A Guide to Onion Varieties

[info courtesy of seriouseats.com]

 

Scallions

One of the most versatile onions around, scallions are long and thin, typically no fatter than a finger. Sweet and mild with hardly any bite to them, they can be used raw or cooked and fit right into any number of dishes.

What They Look Like: Bright white at the bottom with hollow, dark green tops, scallions are usually sold in bunches.
How They Taste: Scallions provide a gentle onion flavor, but are just as much about their texture: they're crunchy and juicy at the same time. Their dark green tops tend to have a bit more bite to them and are best used as an accent, as you would fresh chives or parsley.
How to Shop and Store: Look for scallions from late spring to late summer, when they're harvested fresh and are at their peak. The onions' white sections should be firm and bright, without any moisture or sliminess, and the tops should be sturdy—avoid any bunches that have wilted tops. Never store fresh scallions in a plastic bags: their high moisture content will quickly lead to rot. Reusable mesh produce bags tucked into a crisper drawer are a great option: they allow air circulation, but keep the scallions from drying out. If your scallions still have roots, trim them slightly, stick 'em in a glass jar you've filled with a couple inches of water, and stash 'em in the fridge for up to a week.
How to Use Them: Along with garlic and ginger, scallions are indispensable to stir-fries. They also make an excellent contribution to soups, either as part of the stock or a garnish.

 

Vidalia Onions

Vidalia is the legally registered name of the squat, ovoid, sweet yellow onion that's grown in and around the town of Vidalia, Georgia. Extremely low in pyruvic acid—which, when exposed to air, makes your eyes tear—Vidalias are among the mildest in the onion kingdom.

What They Look Like: Narrow at the stem and root, and wide around the middle, like a spinning top, with a thin, papery, light yellow skin.
How They Taste: Super-sweet and crisp, ideal for eating raw.
How to Shop and Store: Look for Vidalias in the markets between late April and early September. Firm, medium-sized onions without any bruises will taste the best. To store, wrap each onion in a paper towel and store in the fridge; they'll keep for weeks.
How to Use Them: In late summer, when both Vidalias and tomatoes are at their peak, it's tough to beat a basic sliced tomato salad with slivered onions and a simple oil-and-vinegar dressing. In winter time, how about grilled tomato and cheese sandwiches with seasoned soup?

 

Ramps

Whether you can't get enough of them or think they're a wee bit overrated, there's no denying what ramps signify: spring, and the return of fresh, delicate produce after a long, cold, potato-filled winter. Count us in the ramps-loving camp: these wild spring leeks have a pungent garlic-onion flavor in their base, which softens and becomes mild in the leaves.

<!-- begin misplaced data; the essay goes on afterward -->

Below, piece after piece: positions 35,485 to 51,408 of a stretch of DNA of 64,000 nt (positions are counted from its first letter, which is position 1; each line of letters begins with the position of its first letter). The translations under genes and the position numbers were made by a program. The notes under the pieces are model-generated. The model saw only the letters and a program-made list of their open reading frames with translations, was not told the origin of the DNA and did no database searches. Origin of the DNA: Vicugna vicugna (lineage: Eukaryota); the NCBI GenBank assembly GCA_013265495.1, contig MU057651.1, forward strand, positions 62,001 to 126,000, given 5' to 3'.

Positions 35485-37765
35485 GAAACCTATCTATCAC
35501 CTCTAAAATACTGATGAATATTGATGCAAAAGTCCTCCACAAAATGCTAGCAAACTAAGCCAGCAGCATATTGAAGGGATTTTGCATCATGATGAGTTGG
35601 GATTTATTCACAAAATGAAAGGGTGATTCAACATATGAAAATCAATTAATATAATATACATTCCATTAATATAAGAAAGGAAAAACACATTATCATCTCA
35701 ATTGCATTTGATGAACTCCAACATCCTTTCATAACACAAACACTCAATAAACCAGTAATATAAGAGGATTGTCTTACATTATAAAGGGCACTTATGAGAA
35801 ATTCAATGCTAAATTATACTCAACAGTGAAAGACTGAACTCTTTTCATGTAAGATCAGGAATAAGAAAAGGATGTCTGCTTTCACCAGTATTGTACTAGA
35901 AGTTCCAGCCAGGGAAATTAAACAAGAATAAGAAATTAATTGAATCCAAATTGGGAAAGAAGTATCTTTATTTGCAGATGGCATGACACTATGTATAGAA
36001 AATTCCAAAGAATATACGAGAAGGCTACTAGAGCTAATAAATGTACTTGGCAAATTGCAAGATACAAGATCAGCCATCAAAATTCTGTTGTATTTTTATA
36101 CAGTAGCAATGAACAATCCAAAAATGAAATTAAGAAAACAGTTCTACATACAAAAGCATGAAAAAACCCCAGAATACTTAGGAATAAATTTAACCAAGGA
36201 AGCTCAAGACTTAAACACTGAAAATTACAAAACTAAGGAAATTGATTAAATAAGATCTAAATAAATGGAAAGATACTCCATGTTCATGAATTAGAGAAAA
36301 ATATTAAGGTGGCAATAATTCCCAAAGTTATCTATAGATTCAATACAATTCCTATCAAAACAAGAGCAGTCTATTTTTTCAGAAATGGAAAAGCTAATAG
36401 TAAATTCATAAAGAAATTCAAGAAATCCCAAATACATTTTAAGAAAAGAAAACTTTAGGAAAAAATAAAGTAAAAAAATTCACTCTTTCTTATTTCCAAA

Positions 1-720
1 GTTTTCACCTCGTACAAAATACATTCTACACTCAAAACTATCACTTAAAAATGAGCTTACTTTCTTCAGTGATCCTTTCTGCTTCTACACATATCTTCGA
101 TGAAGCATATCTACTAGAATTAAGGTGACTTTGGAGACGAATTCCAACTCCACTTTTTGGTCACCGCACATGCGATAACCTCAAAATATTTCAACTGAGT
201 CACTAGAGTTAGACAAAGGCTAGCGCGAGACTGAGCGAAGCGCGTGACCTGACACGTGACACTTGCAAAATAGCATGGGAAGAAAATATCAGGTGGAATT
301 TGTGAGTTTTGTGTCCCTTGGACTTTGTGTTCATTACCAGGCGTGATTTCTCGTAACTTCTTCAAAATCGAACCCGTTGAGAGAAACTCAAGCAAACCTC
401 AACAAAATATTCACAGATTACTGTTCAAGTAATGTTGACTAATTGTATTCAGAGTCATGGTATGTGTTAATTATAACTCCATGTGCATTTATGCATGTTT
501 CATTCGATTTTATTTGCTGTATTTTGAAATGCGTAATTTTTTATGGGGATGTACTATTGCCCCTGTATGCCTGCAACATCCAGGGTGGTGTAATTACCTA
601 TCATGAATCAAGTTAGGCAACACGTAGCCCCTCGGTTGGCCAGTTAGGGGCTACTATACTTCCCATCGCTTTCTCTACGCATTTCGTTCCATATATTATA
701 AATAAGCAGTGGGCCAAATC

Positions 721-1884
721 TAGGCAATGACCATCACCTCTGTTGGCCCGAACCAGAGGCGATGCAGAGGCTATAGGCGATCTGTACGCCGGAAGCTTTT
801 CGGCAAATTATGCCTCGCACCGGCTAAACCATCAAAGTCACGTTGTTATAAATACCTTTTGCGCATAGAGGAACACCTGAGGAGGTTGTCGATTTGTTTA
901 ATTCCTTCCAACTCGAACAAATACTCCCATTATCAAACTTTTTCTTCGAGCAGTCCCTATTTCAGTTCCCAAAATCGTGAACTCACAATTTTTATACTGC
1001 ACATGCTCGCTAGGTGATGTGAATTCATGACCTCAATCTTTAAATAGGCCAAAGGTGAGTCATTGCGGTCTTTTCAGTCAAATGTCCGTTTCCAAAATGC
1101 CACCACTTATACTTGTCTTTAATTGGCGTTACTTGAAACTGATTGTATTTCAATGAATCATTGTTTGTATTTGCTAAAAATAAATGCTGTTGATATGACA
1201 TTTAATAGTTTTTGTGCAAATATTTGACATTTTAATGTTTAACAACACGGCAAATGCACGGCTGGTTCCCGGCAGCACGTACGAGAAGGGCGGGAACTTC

What They Look Like: Kind of like scallions, but with large, broad, flat bright-green leaves up top. The slender white bottom sections often have a dash of bright purple or magenta joining them to the leaves. While they're pretty expensive in many major cities, ramps grow like weeds in places like Appalachia and Quebec.
How They Taste: Like a cross between garlic and onions, with a pronounced funk that's almost cheeselike. The edible tops are notably milder and sweeter than the bulbs at the bottom.
How to Shop and Store: Often heralded as one of the first signs of warmer weather, ramps have a short season, showing up in farmers markets in late winter and only staying there until early spring. Their bottom sections should be firm, never slimy, and the tops should be bright without any wilting. Ramps don't store super well but will keep in the refrigerator for a few days in reusable mesh produce bags tucked into a crisper drawer.
How to Use Them: Throw 'em on the grill. Or pickle them. Put ramps in your dumpling filling or in your chorizo quesadilla. Add ramps to biscuits and frittatas. Make ramps into soup with fresh asparagus.

 

Yellow Onions *

Yellow onions are undoubtedly Americans' favorite: nearly 90 percent of onions grown in the US are yellow. Their deep but not-too-strong flavor makes them endlessly versatile in cooking. Larger, slightly sweeter yellow onions labeled Spanish onions are often found right next to plain old yellow onions; they're a milder choice that works well for raw applications.

What They Look Like: Ranging in size from golf ball to softball, with light yellow flesh and golden, papery skin.
How They Taste: Assertive when raw, deeply sweet when cooked.
How to Shop and Store: Yellow onions are available year-round: in summer and early fall, when they haven't been in storage long, they taste sweeter, with their sharpness intensifying through the winter months. Look for firm, unbruised onions that are heavy for their size. If you plan on using your bulb onions within a few weeks, they can be stored at cool room temperatures in a dark place: an open basket or a bamboo steamer in a cooler part of the kitchen works. If you plan on storing them longer, wrap them individually in paper towels or place them in a breathable vegetable storage bag and keep them in the refrigerator. Cut or peeled onions can be stored, wrapped in plastic, in the refrigerator for only a few days before they go mushy.